Wednesday, 27 April 2011

Lessons from The Great Ones

So, if you were a teen in the early 90's, you knew about two totally excellent dudes, named Bill S. Preston, Esq., and Ted Theodore Logan. Everyone knew about these guys. For a couple of years, they were everywhere.

No, really Ted, you were. EVERYWHERE.

These guys did wonders for the lexicon of the early 90's. Excellent. Bodacious. Heinous. Non-Heinous. Non-Non-Non-Non-Heinous. And of course, STATION!

Great movies. Wonderful bits and pieces of my youth, wrapped up in the personality of two complete idiots, with hearts of gold.

I saw Bill and Ted's Excellent Adventure when I was in Jr. High. For some unknown reason, the faculty thought this would be a good film to show to the entire student body. I still haven't figured that one out. It's like they were encouraging us all to become career slackers.

However, it did spark something in me. Something that I wouldn't begin to realize until I saw the sequel, Bill and Ted's Bogus Journey, and that I wouldn't fully realize until almost two decades later.

The first little bit to really get my attention, was this inspiring speech by one of our Nation's greatest leaders.

(Editors note: Yes, I know Stevie is Canadian. We don't fault her for that.)

That's a very simple concept. "Be excellent to each other." It seems to me that life would be a whole lot easier all around, if everyone were to listen to the words of The Great Ones, and just try to apply them to their daily lives on even a semi-regular basis.

But it was more than that, here I am, a career slacker. I'm the kinda guy who the teachers wanted to flunk out of school. All sorts of people, from guidance counselors, to teachers, to my parents, have offered all sorts of excuses as to why that was - but the truth is, me and high school just weren't a good fit. I knew this even when I was in the seventh grade. And then, all of the sudden, were these two guys - larger than life - showing me that even slackers can change the world.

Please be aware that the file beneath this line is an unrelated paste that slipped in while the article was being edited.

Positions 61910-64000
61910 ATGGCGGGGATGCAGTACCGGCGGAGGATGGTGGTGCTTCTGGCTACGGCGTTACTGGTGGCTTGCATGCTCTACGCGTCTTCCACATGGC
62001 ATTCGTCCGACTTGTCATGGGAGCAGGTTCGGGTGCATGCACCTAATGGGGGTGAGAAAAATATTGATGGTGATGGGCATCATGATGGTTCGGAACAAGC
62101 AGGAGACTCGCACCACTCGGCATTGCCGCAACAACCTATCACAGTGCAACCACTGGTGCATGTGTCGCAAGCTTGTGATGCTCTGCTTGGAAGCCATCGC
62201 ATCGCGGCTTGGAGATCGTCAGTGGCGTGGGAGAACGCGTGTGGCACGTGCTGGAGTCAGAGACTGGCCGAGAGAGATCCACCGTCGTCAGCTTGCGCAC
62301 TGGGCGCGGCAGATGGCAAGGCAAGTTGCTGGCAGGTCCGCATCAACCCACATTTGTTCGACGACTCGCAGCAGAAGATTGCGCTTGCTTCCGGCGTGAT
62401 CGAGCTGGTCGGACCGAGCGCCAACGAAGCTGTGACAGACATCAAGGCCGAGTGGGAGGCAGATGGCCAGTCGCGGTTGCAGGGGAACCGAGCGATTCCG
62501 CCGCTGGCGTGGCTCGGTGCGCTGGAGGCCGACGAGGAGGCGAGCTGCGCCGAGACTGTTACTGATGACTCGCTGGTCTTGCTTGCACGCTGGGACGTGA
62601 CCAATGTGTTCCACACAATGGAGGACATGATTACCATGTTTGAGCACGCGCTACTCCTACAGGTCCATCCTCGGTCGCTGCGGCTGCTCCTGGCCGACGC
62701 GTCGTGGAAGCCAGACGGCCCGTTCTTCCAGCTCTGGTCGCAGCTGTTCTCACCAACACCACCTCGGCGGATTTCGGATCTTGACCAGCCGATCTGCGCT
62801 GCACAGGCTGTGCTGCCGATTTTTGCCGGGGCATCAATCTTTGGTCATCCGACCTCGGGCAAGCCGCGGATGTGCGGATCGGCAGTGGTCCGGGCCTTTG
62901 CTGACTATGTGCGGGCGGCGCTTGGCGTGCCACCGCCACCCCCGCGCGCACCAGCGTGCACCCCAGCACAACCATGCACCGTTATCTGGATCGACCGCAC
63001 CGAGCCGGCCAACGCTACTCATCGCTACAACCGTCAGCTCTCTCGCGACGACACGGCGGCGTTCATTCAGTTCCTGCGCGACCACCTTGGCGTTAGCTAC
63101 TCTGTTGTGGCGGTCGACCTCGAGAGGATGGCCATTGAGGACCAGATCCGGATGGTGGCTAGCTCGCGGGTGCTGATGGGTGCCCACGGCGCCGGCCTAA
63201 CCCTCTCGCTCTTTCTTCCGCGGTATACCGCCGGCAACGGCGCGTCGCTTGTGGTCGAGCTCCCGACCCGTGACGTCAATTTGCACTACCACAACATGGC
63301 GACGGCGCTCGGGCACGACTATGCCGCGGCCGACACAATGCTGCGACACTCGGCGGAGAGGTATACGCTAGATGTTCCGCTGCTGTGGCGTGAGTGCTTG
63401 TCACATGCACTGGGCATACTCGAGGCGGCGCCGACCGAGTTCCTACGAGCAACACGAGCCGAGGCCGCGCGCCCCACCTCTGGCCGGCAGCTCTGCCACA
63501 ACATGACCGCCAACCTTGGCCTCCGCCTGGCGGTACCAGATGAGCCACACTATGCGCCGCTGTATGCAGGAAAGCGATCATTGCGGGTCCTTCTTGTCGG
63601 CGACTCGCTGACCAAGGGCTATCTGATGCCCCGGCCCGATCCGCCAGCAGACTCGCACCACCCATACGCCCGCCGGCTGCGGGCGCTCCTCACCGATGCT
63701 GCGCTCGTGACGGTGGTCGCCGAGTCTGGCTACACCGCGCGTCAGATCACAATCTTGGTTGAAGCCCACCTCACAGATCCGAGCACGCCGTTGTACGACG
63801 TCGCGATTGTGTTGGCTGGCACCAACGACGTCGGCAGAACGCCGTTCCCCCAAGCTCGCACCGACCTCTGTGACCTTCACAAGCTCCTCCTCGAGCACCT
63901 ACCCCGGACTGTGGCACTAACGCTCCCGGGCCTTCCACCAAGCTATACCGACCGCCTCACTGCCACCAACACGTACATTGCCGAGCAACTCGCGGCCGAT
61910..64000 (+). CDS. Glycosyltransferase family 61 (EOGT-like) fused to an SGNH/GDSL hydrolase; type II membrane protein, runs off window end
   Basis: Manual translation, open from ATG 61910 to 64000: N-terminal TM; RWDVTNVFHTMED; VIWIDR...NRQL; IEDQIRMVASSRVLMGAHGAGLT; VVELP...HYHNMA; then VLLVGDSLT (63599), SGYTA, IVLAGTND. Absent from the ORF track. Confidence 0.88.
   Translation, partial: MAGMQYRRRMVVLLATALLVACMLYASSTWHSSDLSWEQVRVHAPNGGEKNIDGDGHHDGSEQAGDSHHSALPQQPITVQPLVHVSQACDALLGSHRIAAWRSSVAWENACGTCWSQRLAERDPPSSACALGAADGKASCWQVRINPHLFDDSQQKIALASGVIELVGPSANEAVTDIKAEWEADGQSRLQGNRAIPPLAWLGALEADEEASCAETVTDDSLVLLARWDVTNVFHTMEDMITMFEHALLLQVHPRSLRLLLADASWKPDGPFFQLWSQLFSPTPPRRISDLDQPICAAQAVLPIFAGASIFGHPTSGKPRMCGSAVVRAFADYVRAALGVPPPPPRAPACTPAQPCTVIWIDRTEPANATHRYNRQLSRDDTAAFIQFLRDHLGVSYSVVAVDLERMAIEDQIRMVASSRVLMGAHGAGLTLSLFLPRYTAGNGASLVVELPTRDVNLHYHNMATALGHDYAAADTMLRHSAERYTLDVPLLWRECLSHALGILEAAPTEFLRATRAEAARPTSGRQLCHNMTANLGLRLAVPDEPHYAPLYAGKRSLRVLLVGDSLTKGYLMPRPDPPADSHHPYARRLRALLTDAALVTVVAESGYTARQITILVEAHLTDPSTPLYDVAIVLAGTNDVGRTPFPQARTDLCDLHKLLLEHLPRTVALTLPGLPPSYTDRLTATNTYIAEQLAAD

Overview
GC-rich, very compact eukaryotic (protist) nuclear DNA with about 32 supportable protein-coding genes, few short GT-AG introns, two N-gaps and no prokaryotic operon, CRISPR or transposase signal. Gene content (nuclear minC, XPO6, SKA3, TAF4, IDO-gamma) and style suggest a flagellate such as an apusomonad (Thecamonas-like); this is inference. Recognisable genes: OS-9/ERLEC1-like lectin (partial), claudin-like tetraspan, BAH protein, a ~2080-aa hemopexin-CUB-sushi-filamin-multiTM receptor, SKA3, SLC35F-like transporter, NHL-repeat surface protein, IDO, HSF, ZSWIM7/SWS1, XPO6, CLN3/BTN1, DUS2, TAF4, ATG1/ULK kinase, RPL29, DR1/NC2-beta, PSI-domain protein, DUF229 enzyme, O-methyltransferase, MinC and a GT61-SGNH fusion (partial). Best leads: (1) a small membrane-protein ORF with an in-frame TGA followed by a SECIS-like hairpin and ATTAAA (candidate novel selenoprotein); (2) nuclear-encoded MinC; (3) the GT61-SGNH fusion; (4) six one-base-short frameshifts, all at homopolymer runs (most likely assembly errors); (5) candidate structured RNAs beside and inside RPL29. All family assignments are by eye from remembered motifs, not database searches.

See, in their Hollywood penned life, Bill and Ted were the progenitors of a greater society. Their ideals changed the world. They made the future better for everyone. And for the longest time, I tried to work on those principles. If I changed the world for one person, I was doing okay.

Then, I went off the rails.

"Well I've been drinking, but nothing's ever gained." -- "Drinking Again," by Neverland, from the Bill and Ted's Bogus Journey soundtrack.

Yeah, you guessed it. Me and booze, me and drugs, whatever. This isn't an after school special, and you've heard it all before. All I can say for sure, is that watching movies from my youth, which have always had a huge hold on me, helped me get my head out of my ass. Well, that, and a few hard kicks from some close friends of mine, whom I am not sure will ever know how grateful I am to them.

The Bill and Ted movies, (along with Pump Up The Volume - which is another blog post in itself), helped me get myself back on point. They helped me realize what I had made of myself. That I was no longer "being excellent" to anyone. I especially wasn't being excellent to myself. So, I did what I do best. I crawled back into myself, for a serious period of introspection. I made music (yes, you can thank Bill and Ted for that,) and I tried to figure out where I went wrong.

But the truth is, it didn't matter where I went wrong. The only thing that mattered, was how to get myself back on track. To live up to the example that "The Great Ones" set for me. So, what did I do? I picked myself up from the ashes that were the remnant of the fires I lit myself, and started all over again. And I found myself looking at a future that was pretty damned good:

So here I am, working for that future. I'm not there yet, but I'm "writing the song that will save the world," my world. Just like Bill and Ted did. And it will be good.

So yeah, as has been said multiple times in this post: Be excellent to each other.



Post Script: In closing, it would not be fair at all for me to make this, without offering my eternal thanks, and love, to two of my best friends, Josh and Jeremy. Without you guys, I'd not be here now. Even though we don't talk as much as I want these days, I still think about you.

You'll always be my Wyld Stallyns.

1 comment:

  1. I want to try to be more like Bill and Ted (isn't it funny how they're like a single entity?). Really, they know what matters most: being excellent to eachother, as opposed to what society tells us matters most, which is just striving to be excellent no matter who you trample on to do it.